/* Fannie Mae securitization of subprime mortgages */
[[Fannie_Mae#Franklin_Raines_era|Franklin Raines]], Vice Chairman of Fannie Mae, was appointed by Clinton as Director of the the [[Office of Management and Budget]] (OMB) in 1996; in 1999, he returned to Fannie Mae as CEO. One of his first acts was to lower Fannie Mae's underwriting guidelines and begin purchasing subprime mortgages under Clinton's National Homeownership Strategy and the Community Reinvestment Act.<ref>[http://www.nytimes.com/1999/09/30/business/fannie-mae-eases-credit-to-aid-mortgage-lending.html Fannie Mae Eases Credit To Aid Mortgage Lending,] Steven A. Holmes, ''New York Times'', September 30, 1999.</ref> Raines was named (along with Bill Clinton) by ''[[Time magazine]]'' on it's list of ''25 People to Blame for the [[Financial Crisis of 2008]]''.<ref>[http://www.time.com/time/specials/packages/article/0,28804,1877351_1877350_1877335,00.html The good intentions, bad managers and greed : behind the meltdown, Blameworthy : Frank Raines], ''Time magazine''. </ref>
Clinton hired [[Peter Orszag]] as Special Assistant to the President for Economic Policy in 1997; as concern grew over Raines management of Fannie Mae, Raines hired Orszag to reassure investors over the safety of Fannie Mae's purchase and securitization of subprime mortgages. Orszag made the fantastic claim Fannie Mae's risk of insolvency was 1 in 500,000, and more likely 1 in 3 million. After the collapse of Fannie Mae, Barack Obama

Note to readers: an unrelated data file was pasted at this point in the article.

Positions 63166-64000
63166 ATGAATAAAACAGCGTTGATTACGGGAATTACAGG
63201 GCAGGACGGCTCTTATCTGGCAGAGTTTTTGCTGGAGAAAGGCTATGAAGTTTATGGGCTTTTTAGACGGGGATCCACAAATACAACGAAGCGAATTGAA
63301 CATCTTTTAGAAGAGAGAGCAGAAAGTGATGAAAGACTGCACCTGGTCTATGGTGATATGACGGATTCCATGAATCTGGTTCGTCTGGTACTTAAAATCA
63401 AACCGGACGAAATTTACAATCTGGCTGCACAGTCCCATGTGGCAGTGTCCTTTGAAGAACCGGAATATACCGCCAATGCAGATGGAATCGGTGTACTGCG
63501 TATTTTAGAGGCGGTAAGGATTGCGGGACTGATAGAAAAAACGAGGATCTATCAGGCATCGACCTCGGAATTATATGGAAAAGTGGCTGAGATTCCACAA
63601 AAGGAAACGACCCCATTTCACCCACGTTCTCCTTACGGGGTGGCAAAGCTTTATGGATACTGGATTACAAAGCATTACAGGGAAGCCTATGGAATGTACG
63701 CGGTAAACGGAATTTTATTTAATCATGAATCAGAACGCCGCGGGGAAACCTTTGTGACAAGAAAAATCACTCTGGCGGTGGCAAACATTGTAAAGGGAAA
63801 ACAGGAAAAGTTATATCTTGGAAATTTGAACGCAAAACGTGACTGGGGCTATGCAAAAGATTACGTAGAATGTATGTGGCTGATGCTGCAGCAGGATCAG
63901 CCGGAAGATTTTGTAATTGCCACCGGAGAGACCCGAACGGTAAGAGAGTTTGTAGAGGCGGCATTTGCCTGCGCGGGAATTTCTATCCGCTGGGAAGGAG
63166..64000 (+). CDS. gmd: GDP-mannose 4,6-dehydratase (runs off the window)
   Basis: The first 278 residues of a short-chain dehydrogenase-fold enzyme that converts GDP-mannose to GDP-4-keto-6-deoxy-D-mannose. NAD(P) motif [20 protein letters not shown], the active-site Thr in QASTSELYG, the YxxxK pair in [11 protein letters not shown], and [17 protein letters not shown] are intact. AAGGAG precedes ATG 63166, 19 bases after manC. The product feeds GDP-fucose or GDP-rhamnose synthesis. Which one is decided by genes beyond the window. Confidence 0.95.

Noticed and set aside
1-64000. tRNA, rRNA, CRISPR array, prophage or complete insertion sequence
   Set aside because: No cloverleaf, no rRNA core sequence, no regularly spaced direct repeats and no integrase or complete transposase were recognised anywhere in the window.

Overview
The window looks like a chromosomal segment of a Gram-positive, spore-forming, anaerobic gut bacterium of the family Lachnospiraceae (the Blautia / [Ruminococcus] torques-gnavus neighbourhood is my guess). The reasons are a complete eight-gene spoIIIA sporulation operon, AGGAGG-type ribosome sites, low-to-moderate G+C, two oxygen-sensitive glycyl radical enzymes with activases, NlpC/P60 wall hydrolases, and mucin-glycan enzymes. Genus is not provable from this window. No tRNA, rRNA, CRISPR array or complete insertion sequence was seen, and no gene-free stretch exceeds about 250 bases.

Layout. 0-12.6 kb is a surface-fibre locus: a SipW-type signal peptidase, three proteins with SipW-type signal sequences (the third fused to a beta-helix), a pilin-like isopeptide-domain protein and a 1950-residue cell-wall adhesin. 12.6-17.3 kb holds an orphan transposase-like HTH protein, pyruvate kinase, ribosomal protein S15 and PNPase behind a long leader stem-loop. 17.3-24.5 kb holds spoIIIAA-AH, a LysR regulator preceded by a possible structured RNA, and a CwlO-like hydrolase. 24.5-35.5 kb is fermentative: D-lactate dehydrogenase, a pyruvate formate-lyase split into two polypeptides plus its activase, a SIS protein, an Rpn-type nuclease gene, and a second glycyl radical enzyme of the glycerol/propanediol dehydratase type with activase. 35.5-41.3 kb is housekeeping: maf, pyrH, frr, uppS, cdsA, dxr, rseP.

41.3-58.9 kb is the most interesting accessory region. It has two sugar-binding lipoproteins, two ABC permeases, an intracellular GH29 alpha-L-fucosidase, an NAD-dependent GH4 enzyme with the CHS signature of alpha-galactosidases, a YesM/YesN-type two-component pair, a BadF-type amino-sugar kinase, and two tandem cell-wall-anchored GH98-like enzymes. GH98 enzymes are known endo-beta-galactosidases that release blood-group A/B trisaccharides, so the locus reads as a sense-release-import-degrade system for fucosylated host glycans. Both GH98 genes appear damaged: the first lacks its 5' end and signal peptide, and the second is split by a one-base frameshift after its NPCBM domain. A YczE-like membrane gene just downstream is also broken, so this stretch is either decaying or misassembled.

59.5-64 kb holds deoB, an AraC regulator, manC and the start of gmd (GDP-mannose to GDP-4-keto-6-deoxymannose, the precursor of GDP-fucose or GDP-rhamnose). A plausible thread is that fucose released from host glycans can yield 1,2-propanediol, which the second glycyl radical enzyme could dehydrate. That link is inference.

later made Orzsag his Budget Director.
When Raines took the appointment at Fannie Mae, Clinton replaced his services at OMB with [[Jack Lew]], who worked in the Clinton White House throughout all eight years. When he left the administration, Lew secured a job at Citibank as Chief Operations Officer on Robert Rubins recommendation. Lew received $1 million in salary and a $950,000 bonus - after it failed and was bailed out in 2009.<ref>[http://www.huffingtonpost.com/2013/01/11/jack-lew-rubin-citigroup_n_2458142.html Jack Lew's Robert Rubin Connection Is A Bad Sign For Financial Reform,] Mark Gongloff, ''Huffington Post'', 01/11/2013. </ref> From there Barack Obama re-hired him as Budget Director to replace Orszag, promoted him to Chief of Staff, and later Secretary of the Treasury.<ref>Lew was point man on Obama's [[Budget_sequester#2013_Obama_sequester|budget sequester]] where he misled the press and public on the origins and nature of the deal.</ref>